Mitral valve (annular calcification)

An illustration of mitral annular calcification, an aging phenomenon which can cause mitral regurgitation. It can also be associated  with calcifications of aortic cusps causing stenosis and extension of calcification into cardiac skeleton causing heart block.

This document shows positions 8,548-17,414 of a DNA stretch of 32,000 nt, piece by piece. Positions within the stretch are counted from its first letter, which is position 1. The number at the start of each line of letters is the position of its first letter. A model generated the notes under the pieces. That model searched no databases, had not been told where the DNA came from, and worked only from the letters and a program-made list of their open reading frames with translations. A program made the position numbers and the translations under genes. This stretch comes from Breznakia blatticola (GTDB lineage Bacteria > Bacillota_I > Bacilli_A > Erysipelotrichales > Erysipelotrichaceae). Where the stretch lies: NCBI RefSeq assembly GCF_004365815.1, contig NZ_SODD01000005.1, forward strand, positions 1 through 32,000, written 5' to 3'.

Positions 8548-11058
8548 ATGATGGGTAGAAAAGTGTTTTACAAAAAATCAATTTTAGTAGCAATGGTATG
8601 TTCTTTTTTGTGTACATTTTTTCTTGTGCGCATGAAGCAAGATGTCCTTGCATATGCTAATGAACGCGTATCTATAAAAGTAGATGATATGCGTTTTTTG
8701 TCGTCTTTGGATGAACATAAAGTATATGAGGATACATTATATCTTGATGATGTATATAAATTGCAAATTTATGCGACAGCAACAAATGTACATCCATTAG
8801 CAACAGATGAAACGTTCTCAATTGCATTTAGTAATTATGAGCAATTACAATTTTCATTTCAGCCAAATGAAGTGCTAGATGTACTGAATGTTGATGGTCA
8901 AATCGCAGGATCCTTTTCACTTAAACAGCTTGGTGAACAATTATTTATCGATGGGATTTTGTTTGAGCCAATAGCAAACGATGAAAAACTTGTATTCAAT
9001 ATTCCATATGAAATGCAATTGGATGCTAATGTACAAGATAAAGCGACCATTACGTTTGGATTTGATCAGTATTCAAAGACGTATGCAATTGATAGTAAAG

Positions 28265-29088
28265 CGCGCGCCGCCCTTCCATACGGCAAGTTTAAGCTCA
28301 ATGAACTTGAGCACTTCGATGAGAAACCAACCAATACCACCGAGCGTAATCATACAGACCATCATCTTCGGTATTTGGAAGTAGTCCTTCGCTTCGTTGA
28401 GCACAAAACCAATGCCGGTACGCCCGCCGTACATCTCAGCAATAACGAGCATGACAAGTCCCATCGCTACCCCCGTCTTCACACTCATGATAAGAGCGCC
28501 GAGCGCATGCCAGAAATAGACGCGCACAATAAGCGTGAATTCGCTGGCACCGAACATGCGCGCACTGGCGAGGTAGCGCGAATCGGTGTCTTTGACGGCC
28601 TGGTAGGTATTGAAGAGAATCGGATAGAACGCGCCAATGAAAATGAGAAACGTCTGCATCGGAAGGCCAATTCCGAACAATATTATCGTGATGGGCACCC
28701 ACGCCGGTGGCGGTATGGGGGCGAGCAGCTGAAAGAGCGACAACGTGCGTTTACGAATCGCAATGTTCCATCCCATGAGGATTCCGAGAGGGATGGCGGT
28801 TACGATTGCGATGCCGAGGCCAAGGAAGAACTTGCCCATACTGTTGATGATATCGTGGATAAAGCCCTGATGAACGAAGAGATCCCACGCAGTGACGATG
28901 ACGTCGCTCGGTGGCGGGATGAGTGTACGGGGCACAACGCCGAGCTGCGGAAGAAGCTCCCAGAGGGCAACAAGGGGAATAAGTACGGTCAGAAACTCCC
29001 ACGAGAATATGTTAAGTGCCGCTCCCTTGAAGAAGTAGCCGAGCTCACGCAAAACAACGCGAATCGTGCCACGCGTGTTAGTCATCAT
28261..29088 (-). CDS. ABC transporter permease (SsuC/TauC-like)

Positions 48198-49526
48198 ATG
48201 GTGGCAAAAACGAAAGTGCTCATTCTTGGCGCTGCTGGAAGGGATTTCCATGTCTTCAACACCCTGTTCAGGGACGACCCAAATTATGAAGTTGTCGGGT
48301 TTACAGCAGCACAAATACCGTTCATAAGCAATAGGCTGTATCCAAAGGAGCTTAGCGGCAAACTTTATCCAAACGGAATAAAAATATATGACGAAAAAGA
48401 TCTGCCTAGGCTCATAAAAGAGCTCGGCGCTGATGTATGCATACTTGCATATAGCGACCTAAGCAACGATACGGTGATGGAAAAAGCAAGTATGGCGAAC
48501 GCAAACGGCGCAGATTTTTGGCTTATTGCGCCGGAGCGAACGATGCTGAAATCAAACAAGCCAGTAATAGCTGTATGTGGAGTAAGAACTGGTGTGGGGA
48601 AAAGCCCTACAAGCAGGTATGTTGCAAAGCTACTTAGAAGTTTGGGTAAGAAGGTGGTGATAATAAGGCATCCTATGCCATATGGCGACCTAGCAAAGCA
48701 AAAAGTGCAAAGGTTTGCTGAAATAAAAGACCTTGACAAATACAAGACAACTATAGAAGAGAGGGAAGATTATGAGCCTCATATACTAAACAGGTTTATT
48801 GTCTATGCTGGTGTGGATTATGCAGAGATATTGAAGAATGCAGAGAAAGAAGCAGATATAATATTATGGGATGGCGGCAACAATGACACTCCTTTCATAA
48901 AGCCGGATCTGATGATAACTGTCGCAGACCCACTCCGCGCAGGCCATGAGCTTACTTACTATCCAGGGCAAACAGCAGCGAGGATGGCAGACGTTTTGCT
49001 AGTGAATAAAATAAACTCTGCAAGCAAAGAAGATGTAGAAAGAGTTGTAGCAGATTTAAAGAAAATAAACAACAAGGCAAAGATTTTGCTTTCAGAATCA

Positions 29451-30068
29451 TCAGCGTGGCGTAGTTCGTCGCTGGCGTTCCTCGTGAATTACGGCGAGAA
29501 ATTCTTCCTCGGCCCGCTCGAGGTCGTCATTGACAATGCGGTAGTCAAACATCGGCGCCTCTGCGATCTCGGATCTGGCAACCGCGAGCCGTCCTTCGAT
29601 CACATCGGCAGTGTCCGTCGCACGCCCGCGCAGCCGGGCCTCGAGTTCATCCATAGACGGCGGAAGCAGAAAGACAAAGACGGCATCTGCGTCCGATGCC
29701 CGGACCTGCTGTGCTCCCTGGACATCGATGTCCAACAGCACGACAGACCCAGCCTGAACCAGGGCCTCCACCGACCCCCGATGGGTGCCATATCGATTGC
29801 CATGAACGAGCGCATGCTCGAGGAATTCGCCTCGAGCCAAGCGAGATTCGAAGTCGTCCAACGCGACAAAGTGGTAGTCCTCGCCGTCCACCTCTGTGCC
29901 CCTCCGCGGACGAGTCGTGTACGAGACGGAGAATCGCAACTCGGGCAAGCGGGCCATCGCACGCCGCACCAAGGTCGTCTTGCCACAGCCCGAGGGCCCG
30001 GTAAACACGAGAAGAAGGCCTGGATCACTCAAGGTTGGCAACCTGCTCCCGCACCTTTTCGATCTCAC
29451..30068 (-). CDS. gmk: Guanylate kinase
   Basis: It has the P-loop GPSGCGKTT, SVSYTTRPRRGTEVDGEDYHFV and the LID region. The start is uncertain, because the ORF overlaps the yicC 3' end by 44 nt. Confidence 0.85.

With age the left ventricular cavity size decreases and the base of the ventricular septum bulges into the left ventricular outflow tract. The heart may be the site of extensive calcium deposits. Calcium deposition occurs on the aortic aspect of the aortic valve cusps. The changes may be of no clinical significance but if the deposits are extensive aortic valve stenosis can develop. The amount of aortic stenosis is directly related to the amount of calcium deposition. Calcium is also deposited in the region of the mitral annulus. The mitral leaflets thicken with fibrous tissue and mild to moderate regurgitation may occur. The posterior leaflet may take on an appearance of buckling and give an appearance similar to that seen in mitral valve prolapse. The deposition of calcium in this region is a frequent finding in the elderly. The calcium is actually deposited in a C-shaped circumferential arrangement between the under surface of the posterior mitral valve leaflet and the mural endocardium of the left ventricular wall. If the deposits are very large they bulge into the valve orifice and may cause stenosis. Calcification may also be found in the apical portions of the left ventricular papillary muscles. Calcification may also extend into the cardiac skeleton and is sometimes found in apposition to the AV conduction tissue in association with heart block. Calcifications in intimal plaques in the coronary arteries, though associated with atherosclerosis in the elderly, may not be as strongly indicative of significant coronary atherosclerosis as they might be in younger patients.